You're comparing two different kinds of defenses that work against two different kinds of threats, without stating what kinds of secrets you're trying to protect or what kinds of threats you're trying to defend against. And you're not giving us full protocols to work with, so we're going to make guesses about what you're trying to do. So please understand in advance if the answer doesn't meet your expectations.
The first thing to remember about salt is that it's not kept secret, and it's not intended to be kept secret. The sole reason salt exists is to make it difficult to guess the value of the data in the case where the data being hashed needs to remain secret AND it's possible that the data may collide with other data. For example if you and I both chose the same password and both password hashes are kept in the database, someone looking at the database could see that the hash of my password is the same as yours. But when I know your salt (remember, salt is not secret), I can try to brute-force guess your secret by running my guesses through your salt+hash algorithm.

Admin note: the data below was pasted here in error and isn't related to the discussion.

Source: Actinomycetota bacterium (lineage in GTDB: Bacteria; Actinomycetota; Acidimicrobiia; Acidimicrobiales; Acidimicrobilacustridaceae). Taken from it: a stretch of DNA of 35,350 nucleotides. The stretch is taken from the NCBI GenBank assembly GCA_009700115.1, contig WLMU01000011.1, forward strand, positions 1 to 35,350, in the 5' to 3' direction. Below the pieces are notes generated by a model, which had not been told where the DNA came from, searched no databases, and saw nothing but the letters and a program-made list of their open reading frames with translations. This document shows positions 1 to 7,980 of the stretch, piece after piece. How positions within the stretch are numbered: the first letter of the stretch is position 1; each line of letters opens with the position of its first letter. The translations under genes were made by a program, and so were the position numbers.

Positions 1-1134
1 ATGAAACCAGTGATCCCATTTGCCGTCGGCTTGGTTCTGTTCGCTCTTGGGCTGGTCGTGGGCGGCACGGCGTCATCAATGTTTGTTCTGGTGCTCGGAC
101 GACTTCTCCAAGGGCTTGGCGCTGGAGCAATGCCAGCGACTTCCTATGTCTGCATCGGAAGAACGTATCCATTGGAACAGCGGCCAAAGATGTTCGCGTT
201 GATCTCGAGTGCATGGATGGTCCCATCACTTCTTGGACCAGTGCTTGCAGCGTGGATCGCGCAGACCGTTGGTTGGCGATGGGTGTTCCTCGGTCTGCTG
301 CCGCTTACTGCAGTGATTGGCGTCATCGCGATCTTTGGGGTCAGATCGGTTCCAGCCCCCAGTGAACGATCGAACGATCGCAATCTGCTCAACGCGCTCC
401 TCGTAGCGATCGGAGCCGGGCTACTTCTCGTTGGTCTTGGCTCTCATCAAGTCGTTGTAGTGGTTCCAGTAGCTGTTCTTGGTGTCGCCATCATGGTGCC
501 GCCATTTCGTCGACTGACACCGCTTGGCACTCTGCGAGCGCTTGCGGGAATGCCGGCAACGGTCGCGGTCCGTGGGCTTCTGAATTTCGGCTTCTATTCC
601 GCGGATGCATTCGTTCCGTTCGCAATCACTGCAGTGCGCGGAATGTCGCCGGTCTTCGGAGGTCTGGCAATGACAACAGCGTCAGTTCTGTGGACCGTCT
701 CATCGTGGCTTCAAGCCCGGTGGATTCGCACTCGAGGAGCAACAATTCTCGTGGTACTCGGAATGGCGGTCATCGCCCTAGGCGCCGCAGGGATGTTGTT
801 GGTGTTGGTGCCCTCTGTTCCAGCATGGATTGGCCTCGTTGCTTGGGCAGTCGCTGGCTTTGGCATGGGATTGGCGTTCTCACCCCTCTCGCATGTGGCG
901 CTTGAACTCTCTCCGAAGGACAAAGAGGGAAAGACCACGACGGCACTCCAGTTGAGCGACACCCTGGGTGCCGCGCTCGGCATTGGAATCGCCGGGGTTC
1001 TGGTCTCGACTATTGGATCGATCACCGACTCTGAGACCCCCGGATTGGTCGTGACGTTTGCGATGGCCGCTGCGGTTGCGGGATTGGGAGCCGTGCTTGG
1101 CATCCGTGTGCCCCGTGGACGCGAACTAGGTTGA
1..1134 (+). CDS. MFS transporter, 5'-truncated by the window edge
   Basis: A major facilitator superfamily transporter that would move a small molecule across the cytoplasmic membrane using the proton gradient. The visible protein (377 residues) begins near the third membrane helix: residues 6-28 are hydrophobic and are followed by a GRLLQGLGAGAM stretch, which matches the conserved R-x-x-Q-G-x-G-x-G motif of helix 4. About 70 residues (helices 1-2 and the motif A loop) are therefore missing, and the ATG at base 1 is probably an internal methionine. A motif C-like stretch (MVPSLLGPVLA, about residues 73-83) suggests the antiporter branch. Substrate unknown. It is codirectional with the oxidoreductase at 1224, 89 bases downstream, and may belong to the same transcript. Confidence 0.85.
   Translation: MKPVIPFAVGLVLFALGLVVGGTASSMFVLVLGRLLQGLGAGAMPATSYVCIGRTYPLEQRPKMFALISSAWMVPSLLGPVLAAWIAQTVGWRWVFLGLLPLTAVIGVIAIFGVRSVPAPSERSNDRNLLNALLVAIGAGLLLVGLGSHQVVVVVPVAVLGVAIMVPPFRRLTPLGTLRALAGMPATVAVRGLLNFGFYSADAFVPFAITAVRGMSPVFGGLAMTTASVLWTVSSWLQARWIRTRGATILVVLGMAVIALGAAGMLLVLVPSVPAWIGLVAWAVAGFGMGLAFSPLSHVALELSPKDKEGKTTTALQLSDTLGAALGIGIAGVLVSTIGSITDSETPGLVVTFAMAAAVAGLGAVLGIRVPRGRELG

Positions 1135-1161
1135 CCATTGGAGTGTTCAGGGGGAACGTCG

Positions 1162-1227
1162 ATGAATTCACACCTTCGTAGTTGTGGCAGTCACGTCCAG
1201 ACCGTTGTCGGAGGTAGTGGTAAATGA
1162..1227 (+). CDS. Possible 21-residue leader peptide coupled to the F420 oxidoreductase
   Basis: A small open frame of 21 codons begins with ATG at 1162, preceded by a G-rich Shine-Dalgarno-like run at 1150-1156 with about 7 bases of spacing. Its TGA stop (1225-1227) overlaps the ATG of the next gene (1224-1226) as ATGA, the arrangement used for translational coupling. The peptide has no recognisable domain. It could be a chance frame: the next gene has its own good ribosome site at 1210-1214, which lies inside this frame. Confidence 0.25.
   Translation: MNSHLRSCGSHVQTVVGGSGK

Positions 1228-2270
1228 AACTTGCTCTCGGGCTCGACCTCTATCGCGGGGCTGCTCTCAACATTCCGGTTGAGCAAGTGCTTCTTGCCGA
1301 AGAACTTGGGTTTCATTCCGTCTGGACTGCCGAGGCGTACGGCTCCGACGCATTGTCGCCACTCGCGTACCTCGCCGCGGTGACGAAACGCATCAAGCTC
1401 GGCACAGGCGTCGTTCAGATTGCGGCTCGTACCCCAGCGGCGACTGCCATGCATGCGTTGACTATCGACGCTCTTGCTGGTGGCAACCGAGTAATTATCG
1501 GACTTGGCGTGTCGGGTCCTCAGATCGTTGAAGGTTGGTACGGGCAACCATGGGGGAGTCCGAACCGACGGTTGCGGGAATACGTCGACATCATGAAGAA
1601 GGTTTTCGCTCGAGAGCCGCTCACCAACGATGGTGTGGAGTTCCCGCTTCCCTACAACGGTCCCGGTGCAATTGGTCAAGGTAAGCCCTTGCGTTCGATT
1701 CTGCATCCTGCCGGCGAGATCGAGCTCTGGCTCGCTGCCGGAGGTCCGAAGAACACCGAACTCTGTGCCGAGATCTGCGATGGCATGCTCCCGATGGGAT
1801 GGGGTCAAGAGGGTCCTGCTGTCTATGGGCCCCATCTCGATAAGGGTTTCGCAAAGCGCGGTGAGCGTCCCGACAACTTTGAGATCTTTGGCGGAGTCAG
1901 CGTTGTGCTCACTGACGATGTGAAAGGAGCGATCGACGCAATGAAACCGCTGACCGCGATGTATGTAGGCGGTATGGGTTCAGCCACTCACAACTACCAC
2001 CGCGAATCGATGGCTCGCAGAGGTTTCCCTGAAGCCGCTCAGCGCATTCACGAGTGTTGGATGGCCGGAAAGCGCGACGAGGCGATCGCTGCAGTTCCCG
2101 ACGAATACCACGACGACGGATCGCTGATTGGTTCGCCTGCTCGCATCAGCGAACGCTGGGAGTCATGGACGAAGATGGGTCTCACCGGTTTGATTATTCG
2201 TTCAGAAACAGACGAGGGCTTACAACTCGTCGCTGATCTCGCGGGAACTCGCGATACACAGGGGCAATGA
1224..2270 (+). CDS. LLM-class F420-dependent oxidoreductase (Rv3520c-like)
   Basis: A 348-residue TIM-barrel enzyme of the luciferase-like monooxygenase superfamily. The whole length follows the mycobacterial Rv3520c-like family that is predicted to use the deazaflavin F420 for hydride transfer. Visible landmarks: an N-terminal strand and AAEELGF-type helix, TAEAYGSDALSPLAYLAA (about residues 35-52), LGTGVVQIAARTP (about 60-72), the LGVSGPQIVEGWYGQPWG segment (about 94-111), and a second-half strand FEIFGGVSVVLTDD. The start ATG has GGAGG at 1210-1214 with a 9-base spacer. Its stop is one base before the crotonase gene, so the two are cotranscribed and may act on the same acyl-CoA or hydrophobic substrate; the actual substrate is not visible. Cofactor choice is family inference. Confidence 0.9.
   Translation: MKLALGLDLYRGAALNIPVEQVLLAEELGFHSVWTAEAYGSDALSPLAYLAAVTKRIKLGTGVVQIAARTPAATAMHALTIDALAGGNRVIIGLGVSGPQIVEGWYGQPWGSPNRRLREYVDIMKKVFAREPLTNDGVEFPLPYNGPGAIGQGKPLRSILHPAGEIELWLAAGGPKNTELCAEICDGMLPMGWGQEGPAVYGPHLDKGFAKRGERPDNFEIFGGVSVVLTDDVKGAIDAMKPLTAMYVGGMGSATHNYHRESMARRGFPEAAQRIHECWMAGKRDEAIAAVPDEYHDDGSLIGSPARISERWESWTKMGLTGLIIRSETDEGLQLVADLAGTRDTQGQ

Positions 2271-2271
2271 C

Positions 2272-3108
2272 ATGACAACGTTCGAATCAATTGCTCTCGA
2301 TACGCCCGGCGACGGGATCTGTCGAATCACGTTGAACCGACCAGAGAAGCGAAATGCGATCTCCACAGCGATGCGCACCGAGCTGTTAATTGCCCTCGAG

The next question is how are you encrypting the hash? Are all hashes encrypted with the same key? If so, then collisions between secrets are still possible and it behaves no differently than an unsalted hash. For example, if my secret is "Squeamish Ossifrage", the hash digest might be 123456, and the encrypted hash digest using key ABC might be XYZ999. If your secret is also "Squeamish Ossifrage", then your hash digest is also 123456, and the encrypted hash digest using key ABC is also XYZ999. An attacker could compare entries in the database and by seeing we both have XYZ999 would know that your secret is the same as mine.
Encrypting a hash with a secret key does one thing: it prevents someone else from computing the hash because they don't know the secret key. Otherwise, it functions equivalent to a hash.
And do NOT worry about "a decryption algorithm could be cracked." If you've chosen a strong algorithm as you stated in your preconditions that's not a realistic concern. (And if you've chosen AES-256 and it's cracked, the whole world has a lot more to lose than whatever secrets you're keeping.)